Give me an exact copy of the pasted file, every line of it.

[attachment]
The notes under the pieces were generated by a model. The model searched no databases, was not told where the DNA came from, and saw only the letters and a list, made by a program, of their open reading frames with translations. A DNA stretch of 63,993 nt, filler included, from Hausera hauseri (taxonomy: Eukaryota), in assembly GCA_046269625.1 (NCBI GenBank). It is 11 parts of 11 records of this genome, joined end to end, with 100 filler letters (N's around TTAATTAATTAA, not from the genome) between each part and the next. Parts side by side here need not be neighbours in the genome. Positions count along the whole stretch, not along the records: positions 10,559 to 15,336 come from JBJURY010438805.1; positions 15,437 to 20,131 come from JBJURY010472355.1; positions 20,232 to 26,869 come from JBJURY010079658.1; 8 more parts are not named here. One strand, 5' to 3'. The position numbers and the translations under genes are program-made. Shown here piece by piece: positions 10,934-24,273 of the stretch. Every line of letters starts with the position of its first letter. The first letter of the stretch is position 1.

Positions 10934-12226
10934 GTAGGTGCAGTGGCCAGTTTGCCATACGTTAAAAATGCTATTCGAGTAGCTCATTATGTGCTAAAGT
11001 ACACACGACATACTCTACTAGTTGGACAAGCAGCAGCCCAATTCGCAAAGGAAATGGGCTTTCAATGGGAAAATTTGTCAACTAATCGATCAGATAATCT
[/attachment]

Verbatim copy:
The notes under the pieces were generated by a model. The model searched no databases, was not told where the DNA came from, and saw only the letters and a list, made by a program, of their open reading frames with translations. A DNA stretch of 63,993 nt, filler included, from Hausera hauseri (taxonomy: Eukaryota), in assembly GCA_046269625.1 (NCBI GenBank). It is 11 parts of 11 records of this genome, joined end to end, with 100 filler letters (N's around TTAATTAATTAA, not from the genome) between each part and the next. Parts side by side here need not be neighbours in the genome. Positions count along the whole stretch, not along the records: positions 10,559 to 15,336 come from JBJURY010438805.1; positions 15,437 to 20,131 come from JBJURY010472355.1; positions 20,232 to 26,869 come from JBJURY010079658.1; 8 more parts are not named here. One strand, 5' to 3'. The position numbers and the translations under genes are program-made. Shown here piece by piece: positions 10,934-24,273 of the stretch. Every line of letters starts with the position of its first letter. The first letter of the stretch is position 1.

Positions 10934-12226
10934 GTAGGTGCAGTGGCCAGTTTGCCATACGTTAAAAATGCTATTCGAGTAGCTCATTATGTGCTAAAGT
11001 ACACACGACATACTCTACTAGTTGGACAAGCAGCAGCCCAATTCGCAAAGGAAATGGGCTTTCAATGGGAAAATTTGTCAACTAATCGATCAGATAATCT